It is easy to see the needless chaos and mass disenfranchisement that requiring this matching process will create.

  • Geoff Bennett:

    Slattery sees it as another barrier to the ballot.

  • James Slattery:

    Texas is already the hardest state to vote in, in the entire country, and this just turbocharges how hard it will be.

    These new vote-by-mail requirements, though, will particularly impact certain groups of Texans, because only certain groups of Texans right now even have the right to vote by mail. So, in particular, people who are 65 and older have the right to vote by mail in Texas, and use it in large numbers.

    So do people who are disabled, and so are people who are temporarily away from home during the voting period.

  • Geoff Bennett:

    Is this voter suppression by design, or is this just benign negligence on the part of lawmakers, who failed to heed warnings from folks like yourself?

  • James Slattery:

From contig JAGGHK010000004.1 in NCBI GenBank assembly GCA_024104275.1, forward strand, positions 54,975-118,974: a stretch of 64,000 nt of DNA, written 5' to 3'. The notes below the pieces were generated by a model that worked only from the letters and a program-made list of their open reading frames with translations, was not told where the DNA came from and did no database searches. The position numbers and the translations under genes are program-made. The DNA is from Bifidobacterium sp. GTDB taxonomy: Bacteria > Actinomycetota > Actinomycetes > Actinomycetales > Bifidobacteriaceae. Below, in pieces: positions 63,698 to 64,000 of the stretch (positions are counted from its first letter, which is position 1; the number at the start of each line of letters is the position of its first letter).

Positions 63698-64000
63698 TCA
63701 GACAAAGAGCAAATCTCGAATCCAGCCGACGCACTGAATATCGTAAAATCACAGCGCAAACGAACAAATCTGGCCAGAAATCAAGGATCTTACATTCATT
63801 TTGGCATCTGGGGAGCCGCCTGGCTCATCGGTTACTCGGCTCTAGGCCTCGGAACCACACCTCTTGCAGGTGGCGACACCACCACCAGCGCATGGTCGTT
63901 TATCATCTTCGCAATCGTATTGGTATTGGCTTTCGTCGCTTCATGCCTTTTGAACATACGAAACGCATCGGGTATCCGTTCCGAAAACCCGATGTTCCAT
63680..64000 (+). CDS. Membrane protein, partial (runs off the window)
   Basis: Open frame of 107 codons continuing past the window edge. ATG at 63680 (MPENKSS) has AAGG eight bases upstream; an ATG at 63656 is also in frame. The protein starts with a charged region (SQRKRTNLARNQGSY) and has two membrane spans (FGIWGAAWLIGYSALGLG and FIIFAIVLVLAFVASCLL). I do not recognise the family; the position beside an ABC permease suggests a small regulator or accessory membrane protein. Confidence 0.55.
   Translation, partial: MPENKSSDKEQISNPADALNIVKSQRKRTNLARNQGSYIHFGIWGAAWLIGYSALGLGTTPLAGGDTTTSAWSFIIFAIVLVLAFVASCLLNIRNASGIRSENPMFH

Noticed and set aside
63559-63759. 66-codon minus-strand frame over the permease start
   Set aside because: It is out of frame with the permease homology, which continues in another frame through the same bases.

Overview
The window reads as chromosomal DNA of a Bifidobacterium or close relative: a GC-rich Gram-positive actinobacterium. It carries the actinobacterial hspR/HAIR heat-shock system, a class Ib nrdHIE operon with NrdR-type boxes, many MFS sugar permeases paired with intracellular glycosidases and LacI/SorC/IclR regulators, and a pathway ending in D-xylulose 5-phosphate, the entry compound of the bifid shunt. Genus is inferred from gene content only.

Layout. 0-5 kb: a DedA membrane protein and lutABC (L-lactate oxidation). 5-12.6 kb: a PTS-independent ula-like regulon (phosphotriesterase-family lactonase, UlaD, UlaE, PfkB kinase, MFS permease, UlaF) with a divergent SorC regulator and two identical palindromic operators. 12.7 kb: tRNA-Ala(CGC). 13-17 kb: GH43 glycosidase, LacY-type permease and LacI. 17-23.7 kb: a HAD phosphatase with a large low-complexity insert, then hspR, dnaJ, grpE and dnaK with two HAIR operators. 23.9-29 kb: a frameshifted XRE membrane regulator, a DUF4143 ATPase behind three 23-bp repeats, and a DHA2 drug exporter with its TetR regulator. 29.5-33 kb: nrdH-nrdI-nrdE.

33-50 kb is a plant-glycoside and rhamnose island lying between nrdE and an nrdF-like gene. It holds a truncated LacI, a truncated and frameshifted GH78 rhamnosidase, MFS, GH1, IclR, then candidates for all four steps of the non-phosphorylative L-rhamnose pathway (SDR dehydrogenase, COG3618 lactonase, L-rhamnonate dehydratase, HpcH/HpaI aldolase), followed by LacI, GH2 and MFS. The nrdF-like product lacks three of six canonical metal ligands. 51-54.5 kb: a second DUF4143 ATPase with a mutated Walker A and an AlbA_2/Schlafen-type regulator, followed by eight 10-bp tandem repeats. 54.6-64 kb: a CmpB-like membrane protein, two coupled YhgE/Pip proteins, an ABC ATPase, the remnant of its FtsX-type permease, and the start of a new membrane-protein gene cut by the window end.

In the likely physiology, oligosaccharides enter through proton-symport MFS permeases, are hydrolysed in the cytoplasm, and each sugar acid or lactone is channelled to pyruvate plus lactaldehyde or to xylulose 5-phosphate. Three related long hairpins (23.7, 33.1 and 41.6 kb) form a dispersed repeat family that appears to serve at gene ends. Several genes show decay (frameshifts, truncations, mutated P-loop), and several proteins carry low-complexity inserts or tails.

It’s hard not to see this as a feature, rather than a bug.

    There is, I think, an element of bureaucratic malpractice here too, just because the state’s election infrastructure is so underfunded already, that, when you put a new 76-page bill on top of it, it’s going to be bad regardless.

  • Gov. Greg Abbott (R-TX):

    Election integrity is now law.

    (CHEERING AND APPLAUSE)

  • Geoff Bennett:

    In September, Texas Republican Governor Greg Abbott signed a slew of voting restrictions into law, one of many efforts in Republican-controlled states to enact new limits, after former President Donald Trump pushed the debunked myth of voter fraud in the 2020 election.

    The U.S. Justice Department has since sued Texas over the law, arguing that it disenfranchises voters. Texas Republican lawmakers say the voting law, known as S.B.1, is aimed at increasing public trust in state elections.

  • State Sen. Bryan Hughes (R-TX):

    Senate Bill 1 makes it easy to vote and hard to cheat.

  • Geoff Bennett:

    We tried to speak with Texas state Senator Bryan Hughes and state Rep. Andrew Murr, who wrote the legislation, but both Republicans denied our interview requests.

    It’s not just voters who are frustrated by this new process. It’s also election workers who are frustrated that they can’t help voters fix their applications, because the law now prohibits them from doing so.

  • Jessica Huseman: